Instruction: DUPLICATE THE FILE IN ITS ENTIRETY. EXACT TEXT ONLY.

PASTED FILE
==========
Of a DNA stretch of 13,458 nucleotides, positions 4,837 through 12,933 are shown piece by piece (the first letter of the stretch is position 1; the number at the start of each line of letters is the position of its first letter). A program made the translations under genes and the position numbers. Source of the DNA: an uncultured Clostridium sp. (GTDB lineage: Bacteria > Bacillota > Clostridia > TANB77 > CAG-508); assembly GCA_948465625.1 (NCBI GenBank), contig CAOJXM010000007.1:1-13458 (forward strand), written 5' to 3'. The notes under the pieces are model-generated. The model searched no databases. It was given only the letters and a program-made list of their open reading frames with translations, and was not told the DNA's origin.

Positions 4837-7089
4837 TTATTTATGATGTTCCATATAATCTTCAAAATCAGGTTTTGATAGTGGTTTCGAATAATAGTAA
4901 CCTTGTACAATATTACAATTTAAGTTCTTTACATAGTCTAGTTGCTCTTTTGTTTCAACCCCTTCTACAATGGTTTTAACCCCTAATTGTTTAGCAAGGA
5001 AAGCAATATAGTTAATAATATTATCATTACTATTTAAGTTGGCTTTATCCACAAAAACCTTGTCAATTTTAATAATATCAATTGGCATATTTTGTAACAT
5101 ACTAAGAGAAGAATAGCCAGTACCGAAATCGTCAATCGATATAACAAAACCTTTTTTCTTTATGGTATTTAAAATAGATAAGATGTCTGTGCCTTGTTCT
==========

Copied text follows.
Of a DNA stretch of 13,458 nucleotides, positions 4,837 through 12,933 are shown piece by piece (the first letter of the stretch is position 1; the number at the start of each line of letters is the position of its first letter). A program made the translations under genes and the position numbers. Source of the DNA: an uncultured Clostridium sp. (GTDB lineage: Bacteria > Bacillota > Clostridia > TANB77 > CAG-508); assembly GCA_948465625.1 (NCBI GenBank), contig CAOJXM010000007.1:1-13458 (forward strand), written 5' to 3'. The notes under the pieces are model-generated. The model searched no databases. It was given only the letters and a program-made list of their open reading frames with translations, and was not told the DNA's origin.

Positions 4837-7089
4837 TTATTTATGATGTTCCATATAATCTTCAAAATCAGGTTTTGATAGTGGTTTCGAATAATAGTAA
4901 CCTTGTACAATATTACAATTTAAGTTCTTTACATAGTCTAGTTGCTCTTTTGTTTCAACCCCTTCTACAATGGTTTTAACCCCTAATTGTTTAGCAAGGA
5001 AAGCAATATAGTTAATAATATTATCATTACTATTTAAGTTGGCTTTATCCACAAAAACCTTGTCAATTTTAATAATATCAATTGGCATATTTTGTAACAT
5101 ACTAAGAGAAGAATAGCCAGTACCGAAATCGTCAATCGATATAACAAAACCTTTTTTCTTTATGGTATTTAAAATAGATAAGATGTCTGTGCCTTGTTCT